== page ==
(WJET/WFXP/YourErie.com) — Older Pennsylvanians ​and Pennsylvanians with disabilities who qualify for a rebate on rent or property taxes paid in 2021 will be receiving more money this year than expected.

Governor Tom Wolf announced Tuesday the Property Tax/Rent Rebate Program will provide one-time bonus rebates to those who qualify for the program, which recently became effective when Gov. Wolf signed Act 54 of 2022 into law.

According to the governor, Pennsylvanians who are approved for a rebate on property taxes or rent paid in 2021 will receive a one-time bonus rebate equal to 70 percent of their original rebate amount, up to $1,657.50.

Gov. Wolf introduced the $204 million proposal for the Property Tax/Rent Rebate Program in Feb. 2022, part of his $1.7 billion action plan to use unspent American Rescue Plan Act dollars.

The $1.7 billion action plan also includes the following:

  • $500 million for the PA Opportunity Program, which would provide direct payments of $,2000 to Pennsylvanians making less than $80,000 a year;
  • $225 million for Small Business Support, which would provide grants ranging from $5,000 to $50,000 to small businesses that have been economically impacted by the pandemic; 
  • $325 million for Support for Pennsylvania’s Healthcare System, which would provide $250 million for long-term care recruitment and retention incentives, $40 million for the behavioral health workforce to expand county mental health programs, and $35 million to expand the student loan forgiveness program at PHEAA to include additional critical healthcare workers;
  • $450 million for Investing in Conservation, Recreation & Preservation, which would include new funding for the Growing Greener conservation and recreation program as well as for agriculture conservation programs.

“As I said when I introduced this proposal, this is a commonsense way to deliver a portion of Pennsylvania’s federal COVID-19 relief funding to some of our most vulnerable residents across the commonwealth,” Gov. Wolf said. “By using this money for a one-time infusion of funding for the Property Tax/Rent Rebate Program, we can improve the lives of Pennsylvanians who are still recovering in many ways from the pandemic. Many of the Pennsylvanians who participate in this program are on a fixed income, and a boosted payment this year will help keep people in their homes during a time of rising inflation and higher costs.”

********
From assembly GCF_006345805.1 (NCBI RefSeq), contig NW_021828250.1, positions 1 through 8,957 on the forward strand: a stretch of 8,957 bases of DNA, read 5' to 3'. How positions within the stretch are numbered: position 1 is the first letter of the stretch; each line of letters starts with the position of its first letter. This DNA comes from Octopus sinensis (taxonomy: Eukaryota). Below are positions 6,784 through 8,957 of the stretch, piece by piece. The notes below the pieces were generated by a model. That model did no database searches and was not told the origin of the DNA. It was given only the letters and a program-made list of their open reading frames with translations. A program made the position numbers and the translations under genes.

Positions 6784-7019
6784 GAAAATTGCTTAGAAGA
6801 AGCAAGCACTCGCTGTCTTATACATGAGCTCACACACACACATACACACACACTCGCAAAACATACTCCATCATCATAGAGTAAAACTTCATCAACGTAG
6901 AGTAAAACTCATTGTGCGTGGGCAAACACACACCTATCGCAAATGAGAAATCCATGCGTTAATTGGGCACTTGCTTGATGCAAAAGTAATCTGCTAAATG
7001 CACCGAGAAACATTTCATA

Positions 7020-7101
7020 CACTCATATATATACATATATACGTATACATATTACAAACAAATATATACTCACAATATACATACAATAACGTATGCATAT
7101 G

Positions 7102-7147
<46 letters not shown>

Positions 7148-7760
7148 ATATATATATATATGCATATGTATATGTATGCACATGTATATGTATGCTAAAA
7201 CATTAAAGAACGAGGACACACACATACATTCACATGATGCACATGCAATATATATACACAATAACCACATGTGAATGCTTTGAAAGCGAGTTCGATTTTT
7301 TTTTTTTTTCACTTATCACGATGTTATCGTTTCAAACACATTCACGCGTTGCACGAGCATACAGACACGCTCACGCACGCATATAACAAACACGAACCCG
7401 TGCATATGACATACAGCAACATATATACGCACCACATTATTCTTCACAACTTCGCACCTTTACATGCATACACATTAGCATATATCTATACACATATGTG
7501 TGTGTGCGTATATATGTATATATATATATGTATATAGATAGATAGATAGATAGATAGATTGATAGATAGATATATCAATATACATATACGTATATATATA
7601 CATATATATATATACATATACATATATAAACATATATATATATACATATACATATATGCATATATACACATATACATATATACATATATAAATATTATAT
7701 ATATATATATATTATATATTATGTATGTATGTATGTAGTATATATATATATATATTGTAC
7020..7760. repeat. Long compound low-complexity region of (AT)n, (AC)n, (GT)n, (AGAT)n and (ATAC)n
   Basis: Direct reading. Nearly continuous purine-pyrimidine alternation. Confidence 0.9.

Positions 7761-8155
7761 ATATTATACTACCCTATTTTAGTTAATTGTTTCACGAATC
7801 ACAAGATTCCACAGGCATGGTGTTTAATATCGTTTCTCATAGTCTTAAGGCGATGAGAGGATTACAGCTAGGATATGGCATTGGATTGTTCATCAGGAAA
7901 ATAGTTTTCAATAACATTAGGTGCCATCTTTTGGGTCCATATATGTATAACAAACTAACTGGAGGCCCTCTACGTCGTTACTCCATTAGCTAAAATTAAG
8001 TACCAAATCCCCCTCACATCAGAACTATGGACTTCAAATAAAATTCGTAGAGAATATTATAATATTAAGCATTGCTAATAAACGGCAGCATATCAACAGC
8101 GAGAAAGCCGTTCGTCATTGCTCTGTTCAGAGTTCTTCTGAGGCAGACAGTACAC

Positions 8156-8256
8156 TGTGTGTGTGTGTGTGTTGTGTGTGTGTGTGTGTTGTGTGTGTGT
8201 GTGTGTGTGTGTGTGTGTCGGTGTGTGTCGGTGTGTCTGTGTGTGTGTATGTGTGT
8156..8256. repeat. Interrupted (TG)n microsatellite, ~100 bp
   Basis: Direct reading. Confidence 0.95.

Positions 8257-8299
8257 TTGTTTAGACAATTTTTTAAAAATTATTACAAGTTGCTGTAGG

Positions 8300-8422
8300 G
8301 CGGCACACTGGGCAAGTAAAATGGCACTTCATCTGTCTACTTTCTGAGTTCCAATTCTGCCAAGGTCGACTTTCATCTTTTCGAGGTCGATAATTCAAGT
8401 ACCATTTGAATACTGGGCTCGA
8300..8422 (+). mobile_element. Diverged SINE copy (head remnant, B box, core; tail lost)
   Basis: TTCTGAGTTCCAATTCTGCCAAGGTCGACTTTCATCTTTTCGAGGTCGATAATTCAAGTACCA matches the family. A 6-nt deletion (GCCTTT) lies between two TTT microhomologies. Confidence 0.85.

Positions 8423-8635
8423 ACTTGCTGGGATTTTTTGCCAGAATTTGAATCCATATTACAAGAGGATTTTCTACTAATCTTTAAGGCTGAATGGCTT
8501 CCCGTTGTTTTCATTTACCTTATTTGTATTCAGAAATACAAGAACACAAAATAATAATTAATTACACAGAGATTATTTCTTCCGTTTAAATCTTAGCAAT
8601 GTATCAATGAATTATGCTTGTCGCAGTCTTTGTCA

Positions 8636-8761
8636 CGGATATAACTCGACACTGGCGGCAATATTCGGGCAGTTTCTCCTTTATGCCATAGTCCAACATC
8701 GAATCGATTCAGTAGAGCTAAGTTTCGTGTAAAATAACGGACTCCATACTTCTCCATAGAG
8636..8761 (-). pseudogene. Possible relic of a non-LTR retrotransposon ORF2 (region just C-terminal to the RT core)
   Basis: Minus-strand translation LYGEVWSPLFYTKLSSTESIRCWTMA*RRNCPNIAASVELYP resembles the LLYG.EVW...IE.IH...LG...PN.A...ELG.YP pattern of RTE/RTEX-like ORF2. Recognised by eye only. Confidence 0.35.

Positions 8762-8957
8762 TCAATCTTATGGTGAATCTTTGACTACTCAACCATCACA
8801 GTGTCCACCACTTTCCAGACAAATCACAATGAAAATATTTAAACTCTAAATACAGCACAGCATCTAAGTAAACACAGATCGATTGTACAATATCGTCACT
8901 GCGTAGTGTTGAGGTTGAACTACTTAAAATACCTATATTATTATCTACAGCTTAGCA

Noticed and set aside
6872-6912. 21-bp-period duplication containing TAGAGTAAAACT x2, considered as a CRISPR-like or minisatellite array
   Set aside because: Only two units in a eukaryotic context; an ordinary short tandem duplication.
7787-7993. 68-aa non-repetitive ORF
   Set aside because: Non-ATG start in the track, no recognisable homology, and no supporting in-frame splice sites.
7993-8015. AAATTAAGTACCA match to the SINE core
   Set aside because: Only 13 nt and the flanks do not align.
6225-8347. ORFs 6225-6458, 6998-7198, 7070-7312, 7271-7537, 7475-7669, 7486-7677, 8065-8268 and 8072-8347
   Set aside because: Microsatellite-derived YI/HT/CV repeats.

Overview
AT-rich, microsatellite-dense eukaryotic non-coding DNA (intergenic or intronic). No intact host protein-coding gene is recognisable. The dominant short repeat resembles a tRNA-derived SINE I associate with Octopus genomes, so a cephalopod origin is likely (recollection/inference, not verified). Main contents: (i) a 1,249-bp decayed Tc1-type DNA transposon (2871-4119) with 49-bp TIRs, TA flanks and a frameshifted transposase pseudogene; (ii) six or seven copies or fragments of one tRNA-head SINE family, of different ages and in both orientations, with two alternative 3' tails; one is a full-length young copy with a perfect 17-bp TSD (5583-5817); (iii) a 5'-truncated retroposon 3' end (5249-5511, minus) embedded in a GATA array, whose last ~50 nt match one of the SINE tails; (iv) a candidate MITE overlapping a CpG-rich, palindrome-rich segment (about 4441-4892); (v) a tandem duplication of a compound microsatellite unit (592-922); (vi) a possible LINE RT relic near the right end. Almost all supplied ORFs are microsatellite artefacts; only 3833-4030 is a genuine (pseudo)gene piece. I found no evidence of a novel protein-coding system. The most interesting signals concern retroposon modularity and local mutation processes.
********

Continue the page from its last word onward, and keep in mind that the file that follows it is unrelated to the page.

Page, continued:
ARPA​ funding ($140 million) will be used to fund the one-time bonus rebates.  

When will the bonus rebates be distributed?

The Department of Revenue anticipates that bonus rebates will start being mailed and sent via direct deposit in early September 2022:

  1. As of mid-August, if you are a claimant who has already received your original rebate on property taxes or rent paid in 2021, you will receive your additional bonus rebate in a one-time payment. The rebate will be delivered through the same method (check or direct deposit) that you elected on your original application form.
  2. As of mid-August, if you are (a) an eligible claimant whose 2021 rebate application is still being processed; or (b) an eligible claimant who has not yet submitted your 2021 rebate application form, you will receive a combined rebate (original + bonus) in a one-time payment. You will receive your combined rebate through the same method you elected on your original application form (check or direct deposit). 

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What do you need to do to receive your bonus rebate?

If you are an eligible claimant of the Property/Tax Rent Rebate Program who has already filed an application (PA-1000) for a rebate on property taxes or rent paid in 2021, you do not need to take any further action.

Eligible claimants who have not yet filed an application can file online by visiting myPATH. Submitting your application through myPATH is easy and does not require you to sign up for an account. Claimants can also find a paper application and instructions on the Property Tax/Rent Rebate Program by visiting www.revenue.pa.gov/ptrr.   

It’s free to apply for a rebate.

Visit the Property Tax/Rent Rebate Program page on the Department of Revenue’s website for more information on the program, including income limits and historical background.